Nike, Fed’s main inflation gauge, UK recession – what’s moving markets By

© Reuters. — The main indices point toward a weaker open on Wall Street, amid a degree of caution ahead of the release of key U.S. inflation numbers. A weak outlook from sporting retail giant Nike also weighed, although a continuation of the year-end rally with weekly gains still looked likely. The news in the U.K. was less impressive, as its economy retreated in the third quarter, opening up the possibility of a recession to end the year.

1. Fed’s favorite inflation gauge looms 

Investors will get one more look at the inflation picture in the U.S. before they head off for their Christmas holidays with the release of the personal consumption expenditures report, the Fed’s primary inflation gauge, for November.

Economists are expecting the to remain flat for a second month in November, while the measure that strips out volatile food and energy costs is seen rising 0.2%.

A more dovish tone from the Federal Reserve at its last meeting has resulted in investors pricing in around 150 basis points of interest rate cuts next year, particularly as evidence mounted that price pressures are easing and the labor market is cooling in the face of the aggressive rate hikes from March 2022 to July 2023.

Any signs of sticky inflation are likely to dent these rate cut expectations, but Thursday’s downward revision to the PCE in third-quarter growth data bodes well for a downside surprise.

2. Futures slip but Wall Street on course for another positive week

U.S. stock futures fell on Friday amid caution ahead of key inflation data, although the year-end rally looks set to continue with more weekly gains.

By 04:55 ET (09:55 GMT), the contract was down 100 points, or 0.3%,, had dipped by 4 points or 0.1%, and had fallen by 40 points or 0.2%.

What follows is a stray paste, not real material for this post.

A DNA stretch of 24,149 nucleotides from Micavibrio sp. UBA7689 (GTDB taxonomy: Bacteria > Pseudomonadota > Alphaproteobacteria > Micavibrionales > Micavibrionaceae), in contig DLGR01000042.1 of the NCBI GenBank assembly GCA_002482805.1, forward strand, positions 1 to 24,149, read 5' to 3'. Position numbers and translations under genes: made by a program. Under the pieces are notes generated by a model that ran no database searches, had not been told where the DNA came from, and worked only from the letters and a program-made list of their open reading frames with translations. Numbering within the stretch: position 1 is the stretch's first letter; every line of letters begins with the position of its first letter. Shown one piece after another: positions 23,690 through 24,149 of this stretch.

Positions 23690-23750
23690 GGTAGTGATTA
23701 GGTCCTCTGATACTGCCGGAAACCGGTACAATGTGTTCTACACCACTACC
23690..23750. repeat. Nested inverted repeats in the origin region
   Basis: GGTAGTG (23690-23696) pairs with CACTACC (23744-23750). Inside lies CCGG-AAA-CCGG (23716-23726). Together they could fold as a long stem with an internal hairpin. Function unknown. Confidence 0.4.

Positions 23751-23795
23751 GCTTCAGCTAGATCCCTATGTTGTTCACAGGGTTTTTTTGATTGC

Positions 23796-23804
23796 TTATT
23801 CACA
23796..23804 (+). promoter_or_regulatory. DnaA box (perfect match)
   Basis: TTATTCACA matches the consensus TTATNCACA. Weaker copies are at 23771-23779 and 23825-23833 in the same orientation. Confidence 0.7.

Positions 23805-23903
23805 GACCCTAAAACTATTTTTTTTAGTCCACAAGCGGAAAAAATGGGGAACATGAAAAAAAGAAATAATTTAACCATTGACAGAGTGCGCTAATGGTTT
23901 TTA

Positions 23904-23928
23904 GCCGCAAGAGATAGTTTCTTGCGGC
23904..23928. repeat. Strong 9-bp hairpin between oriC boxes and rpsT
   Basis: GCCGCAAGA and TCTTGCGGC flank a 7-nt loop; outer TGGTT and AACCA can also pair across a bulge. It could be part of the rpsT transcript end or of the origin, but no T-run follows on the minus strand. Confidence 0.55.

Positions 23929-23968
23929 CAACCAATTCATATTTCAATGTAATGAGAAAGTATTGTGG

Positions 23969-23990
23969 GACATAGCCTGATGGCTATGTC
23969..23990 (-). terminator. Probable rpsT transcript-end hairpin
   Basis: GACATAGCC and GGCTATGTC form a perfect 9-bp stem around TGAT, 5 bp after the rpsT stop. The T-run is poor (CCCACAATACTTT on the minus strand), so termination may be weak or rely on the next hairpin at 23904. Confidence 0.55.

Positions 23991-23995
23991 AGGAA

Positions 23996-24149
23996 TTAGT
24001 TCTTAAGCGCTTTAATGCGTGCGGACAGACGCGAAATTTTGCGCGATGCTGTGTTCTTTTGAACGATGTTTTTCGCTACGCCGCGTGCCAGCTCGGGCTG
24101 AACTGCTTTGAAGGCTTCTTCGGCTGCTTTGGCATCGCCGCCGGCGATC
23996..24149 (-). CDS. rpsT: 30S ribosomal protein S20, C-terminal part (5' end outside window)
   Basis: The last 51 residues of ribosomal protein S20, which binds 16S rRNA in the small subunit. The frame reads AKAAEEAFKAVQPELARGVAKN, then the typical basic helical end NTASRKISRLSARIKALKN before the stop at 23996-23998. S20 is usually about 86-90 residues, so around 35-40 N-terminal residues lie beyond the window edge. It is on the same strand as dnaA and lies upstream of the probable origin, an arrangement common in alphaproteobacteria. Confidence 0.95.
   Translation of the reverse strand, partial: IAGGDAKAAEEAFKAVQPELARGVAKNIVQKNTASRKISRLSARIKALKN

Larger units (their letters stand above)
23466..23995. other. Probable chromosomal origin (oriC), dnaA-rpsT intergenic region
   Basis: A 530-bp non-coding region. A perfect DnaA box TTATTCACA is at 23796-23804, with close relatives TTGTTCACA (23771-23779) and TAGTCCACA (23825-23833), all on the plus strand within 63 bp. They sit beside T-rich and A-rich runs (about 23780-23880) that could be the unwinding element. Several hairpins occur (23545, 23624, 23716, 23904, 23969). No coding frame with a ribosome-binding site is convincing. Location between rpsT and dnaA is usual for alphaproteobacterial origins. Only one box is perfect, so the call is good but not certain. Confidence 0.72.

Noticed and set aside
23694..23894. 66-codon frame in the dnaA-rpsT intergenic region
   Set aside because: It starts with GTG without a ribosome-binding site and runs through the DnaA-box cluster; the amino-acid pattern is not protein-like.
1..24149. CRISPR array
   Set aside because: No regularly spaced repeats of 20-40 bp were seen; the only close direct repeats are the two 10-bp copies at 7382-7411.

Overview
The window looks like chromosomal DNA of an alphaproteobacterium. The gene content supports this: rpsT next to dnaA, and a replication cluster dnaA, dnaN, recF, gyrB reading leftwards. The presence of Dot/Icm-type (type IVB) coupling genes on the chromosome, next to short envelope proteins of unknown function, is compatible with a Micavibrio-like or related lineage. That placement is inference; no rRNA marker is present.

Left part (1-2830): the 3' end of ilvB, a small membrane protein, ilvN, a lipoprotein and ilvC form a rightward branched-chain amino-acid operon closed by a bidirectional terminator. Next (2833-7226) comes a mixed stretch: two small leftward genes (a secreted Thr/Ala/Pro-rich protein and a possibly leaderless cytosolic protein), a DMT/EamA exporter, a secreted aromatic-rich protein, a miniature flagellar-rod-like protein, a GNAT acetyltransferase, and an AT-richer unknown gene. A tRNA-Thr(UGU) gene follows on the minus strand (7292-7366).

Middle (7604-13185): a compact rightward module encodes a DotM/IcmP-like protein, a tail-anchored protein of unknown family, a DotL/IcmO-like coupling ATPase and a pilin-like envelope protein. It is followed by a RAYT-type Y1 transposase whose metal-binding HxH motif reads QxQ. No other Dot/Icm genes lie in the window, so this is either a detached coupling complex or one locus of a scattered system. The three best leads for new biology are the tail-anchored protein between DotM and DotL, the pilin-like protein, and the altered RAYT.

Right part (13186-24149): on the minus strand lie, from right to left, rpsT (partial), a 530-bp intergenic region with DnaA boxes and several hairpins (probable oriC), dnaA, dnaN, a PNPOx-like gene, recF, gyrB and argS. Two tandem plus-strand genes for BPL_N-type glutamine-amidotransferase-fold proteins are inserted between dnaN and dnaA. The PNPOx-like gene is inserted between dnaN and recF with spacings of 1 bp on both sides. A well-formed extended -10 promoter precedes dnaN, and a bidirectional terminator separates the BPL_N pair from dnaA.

The three main indices closed strongly on Thursday, bouncing back after the losses of the previous session. The blue-chip gained over 300 points, or 0.9%, while the broad-based rose 1% and the tech-heavy climbed 1.3%.

These averages are on course for their eighth positive week in a row – a first for the S&P 500 since 2017 and for the DJIA dating back to 2019. 

That said, the session could well start on a negative note given the weakness of Dow-component Nike (NYSE:) (see below) and amid caution ahead of the release of the Fed’s most-watched inflation gauge (see above).

That said, financial markets will “take off” once investors are sure the Federal Reserve has finished raising interest rates, said Morgan Stanley’s outgoing CEO James Gorman, in an interview with the Financial Times, reported on Friday.

“The minute the Federal Reserve has concretely signalled that they’ve stopped raising rates, let alone the point at which they first do a rate cut, these markets will take off,” he said.

3. Nike slumps after consumer demand warning

Shares in Nike slumped in premarket trading in New York on Friday after the sportswear giant cut its annual sales forecast, warning of a softer second-half revenue outlook on cautious consumer spending.